Not so easy to follow, but it will give you a sense of both his ideas and his style. A seven minute talk followed by a discussion.
This is our 250th weekly Management Pocketblog. We’re looking forward to the next 250!
In last week’s blog, we started our exploration of Henry Mintzberg, Gadfly Generalist. In this second blog, I want to examine two other aspects of his work: the way organisations are structured, and how they think strategically. But first, I feel the need to add in, gratuitously, another of Mintzberg’s more memorable quotes.
Entrepreneurial Organisations are small, informal, with loose allocation of roles, but frequently strong leadership from a single chief executive.
Machine Organisationsare excellent at repetitive tasks like manufacturing, placing efficiency of process at their heart, and formalising everything.
Diversified Organisations create a central administrative function to serve a range of operating units that are more or less autonomous. The degree of autonomy seems to vary in cycles with the current cycle creating a high degree of centralisation. See the earlier article, Kenichi Ohmae: Irrational Strategy.
Professional Organisations might also be called knowldege organisations. They use the skills and knowledge of their highly trained workforce to deliver fairly standardised services.
Innovative Organisations are flexible, informal and multi-disciplinary, allowing them to adapt and innovate. Mintzberg saw these as increasingly succeeding over competitors in the future.
Missionary Organisations have a clear mission that provides the basis for strategic choices and the motivation for employees.
Mintzberg on Adhocracy
I am going to make more of this than it may strictly deserve, as it is just one of very many topics on which Mintzberg writes. But it is one that interests me, especially with the emergence in recent years of the concept of holacracy, which seems a natural successor.
The term was, I think, first coined by Warren Bennis and then taken up and popularised by Alvin Toffler in his book, Future Shock. An adhocracy is a way of governing an organisation, not through formal structures, but through informal networks in which individuals take on the roles that are needed at the time. Such organisations are fluid and undocumented and unstructured knowledge has a high value.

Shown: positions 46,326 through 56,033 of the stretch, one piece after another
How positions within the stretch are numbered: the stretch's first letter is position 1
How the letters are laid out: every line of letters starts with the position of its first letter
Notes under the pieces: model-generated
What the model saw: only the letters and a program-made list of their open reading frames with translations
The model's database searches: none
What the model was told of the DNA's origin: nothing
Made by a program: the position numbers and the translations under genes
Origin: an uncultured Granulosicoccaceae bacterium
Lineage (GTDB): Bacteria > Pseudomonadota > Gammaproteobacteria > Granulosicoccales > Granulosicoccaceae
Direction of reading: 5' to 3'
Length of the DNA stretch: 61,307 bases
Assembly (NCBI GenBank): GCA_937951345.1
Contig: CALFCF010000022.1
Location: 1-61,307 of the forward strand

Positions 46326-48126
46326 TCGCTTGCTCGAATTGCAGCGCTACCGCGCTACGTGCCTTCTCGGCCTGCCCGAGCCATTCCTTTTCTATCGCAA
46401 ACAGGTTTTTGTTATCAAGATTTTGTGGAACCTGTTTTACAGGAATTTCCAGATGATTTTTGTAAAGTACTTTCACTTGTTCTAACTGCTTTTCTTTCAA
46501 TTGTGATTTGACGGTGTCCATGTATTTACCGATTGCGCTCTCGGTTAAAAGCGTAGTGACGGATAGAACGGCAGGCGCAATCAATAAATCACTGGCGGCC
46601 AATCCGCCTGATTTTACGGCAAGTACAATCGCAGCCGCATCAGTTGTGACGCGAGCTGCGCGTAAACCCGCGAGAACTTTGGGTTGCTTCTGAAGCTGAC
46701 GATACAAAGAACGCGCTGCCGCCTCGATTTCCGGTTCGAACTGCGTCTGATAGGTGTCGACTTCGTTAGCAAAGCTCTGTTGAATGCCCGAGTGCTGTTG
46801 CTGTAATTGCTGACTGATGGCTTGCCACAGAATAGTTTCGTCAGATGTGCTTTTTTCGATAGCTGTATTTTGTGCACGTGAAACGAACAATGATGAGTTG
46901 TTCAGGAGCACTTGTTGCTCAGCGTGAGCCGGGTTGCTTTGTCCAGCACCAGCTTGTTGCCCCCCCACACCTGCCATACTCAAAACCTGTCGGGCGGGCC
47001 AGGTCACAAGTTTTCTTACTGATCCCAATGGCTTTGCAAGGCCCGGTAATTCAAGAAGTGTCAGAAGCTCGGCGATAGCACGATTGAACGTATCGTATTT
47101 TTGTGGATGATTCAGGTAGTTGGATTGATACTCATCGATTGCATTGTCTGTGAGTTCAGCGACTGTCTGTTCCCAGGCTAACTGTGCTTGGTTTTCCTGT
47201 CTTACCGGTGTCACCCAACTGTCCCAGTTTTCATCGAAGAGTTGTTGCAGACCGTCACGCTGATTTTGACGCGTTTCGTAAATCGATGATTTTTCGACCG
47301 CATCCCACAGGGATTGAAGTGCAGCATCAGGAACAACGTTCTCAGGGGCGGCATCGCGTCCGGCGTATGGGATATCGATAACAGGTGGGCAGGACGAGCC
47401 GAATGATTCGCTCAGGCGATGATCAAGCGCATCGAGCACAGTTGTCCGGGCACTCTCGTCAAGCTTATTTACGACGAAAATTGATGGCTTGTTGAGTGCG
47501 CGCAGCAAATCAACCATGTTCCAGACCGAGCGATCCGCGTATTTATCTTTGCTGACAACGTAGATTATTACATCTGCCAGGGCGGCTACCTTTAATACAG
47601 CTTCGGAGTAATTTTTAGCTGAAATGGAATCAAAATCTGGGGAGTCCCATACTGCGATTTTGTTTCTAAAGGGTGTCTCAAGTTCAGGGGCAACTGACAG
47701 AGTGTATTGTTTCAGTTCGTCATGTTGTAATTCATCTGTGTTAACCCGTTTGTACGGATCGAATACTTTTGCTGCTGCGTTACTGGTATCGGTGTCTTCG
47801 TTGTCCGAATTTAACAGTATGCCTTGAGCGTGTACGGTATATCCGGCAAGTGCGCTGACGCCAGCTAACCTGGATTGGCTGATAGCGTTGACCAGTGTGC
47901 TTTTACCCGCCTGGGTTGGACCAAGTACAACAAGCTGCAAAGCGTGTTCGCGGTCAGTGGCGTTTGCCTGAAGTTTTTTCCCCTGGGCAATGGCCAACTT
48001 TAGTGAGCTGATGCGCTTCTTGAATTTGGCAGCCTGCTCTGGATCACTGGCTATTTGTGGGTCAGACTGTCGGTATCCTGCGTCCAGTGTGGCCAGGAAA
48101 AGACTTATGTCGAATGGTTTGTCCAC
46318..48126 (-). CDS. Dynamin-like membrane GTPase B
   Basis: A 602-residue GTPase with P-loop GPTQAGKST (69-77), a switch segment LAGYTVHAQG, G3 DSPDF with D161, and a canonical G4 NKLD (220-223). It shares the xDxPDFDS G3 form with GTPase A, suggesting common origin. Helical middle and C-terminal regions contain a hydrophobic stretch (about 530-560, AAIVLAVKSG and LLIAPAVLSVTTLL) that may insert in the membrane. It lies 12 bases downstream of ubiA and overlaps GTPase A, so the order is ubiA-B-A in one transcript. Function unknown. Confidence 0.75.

Mintzberg developed these ideas, advocating small scale, temporary organisations coming together within the larger whole, to deliver a project, or one product or service, or to serve one customer. He saw two models:
The Operational Adhocracy, which works on behalf of it clients, like service businesses such as consulting
The Administrative Adhocracy, which comes together to serve its parent organisation.
Both of these models are excellent at creating adaptability and reacting to changes in circumstance. Consequently, both are poor at strategy building, because members have little investment in the adhocracy’s long-term development.
Mintzberg on Organisational Strategy
Mintzberg has made several influential contributions to thinking about organisational strategy too. His most notable influence has been, like Ohmae, to advocate non-linear, creative thinking over formulaic, analysis-driven strategy development. Once again (see last week) Mintzberg’s HBR article on the subject is very widely read and, once again, the enterprising reader could find a copy notwithstanding HBR’s copyright if you chose to. His books on the subject include: Rise and Fall of Strategic Planning (1994), The Strategy Process (1996), Strategy Safari (1998), and Strategy Bites Back (2004). Many of these are in revised editions and remain valuable today.
He sees three major pitfalls in traditional strategy making and rejects any assertions that our volatile, uncertain times are anything special – try telling that to people in Stalingrad during the Second World War, he says. All people at all times have seen their world as complex and uncertain.
Mintzberg’s three pitfalls are:
Assuming that we can predict discontinuities. We tend to assume, implicitly, that the future will flow from the past and that changes will arise from trends. This is a theme that Nassim Nicholas Taleb has recently made his own, with his best selling book, The Black Swan.
Planners are often detached, in the ivory planning towers, from daily realities. They are focused on the hard data and its analysis and miss out on the soft information that would alert them to big shifts. This says that operational managers need to be highly engaged in any strategic work.
A belief that formal strategy development can follow a linear process. Instead, he argues, creative, divergent thinking is needed, which can make links outside of the logic-chain, subverting established categories and dogmas.
So, to end this exploration of Mintzberg’s thinking, one last, telling quote.
‘The real challenge in creating strategy lies in detecting the subtle discontinuities that may undermine a business in the future. And for that there is no technique, no program, just a sharp mind in touch with the situation.’
Pocketbooks you might enjoy
I am a little loath to include a book on the process and tools of strategy, but it is a good book and I have included it alongside others on creative thinking!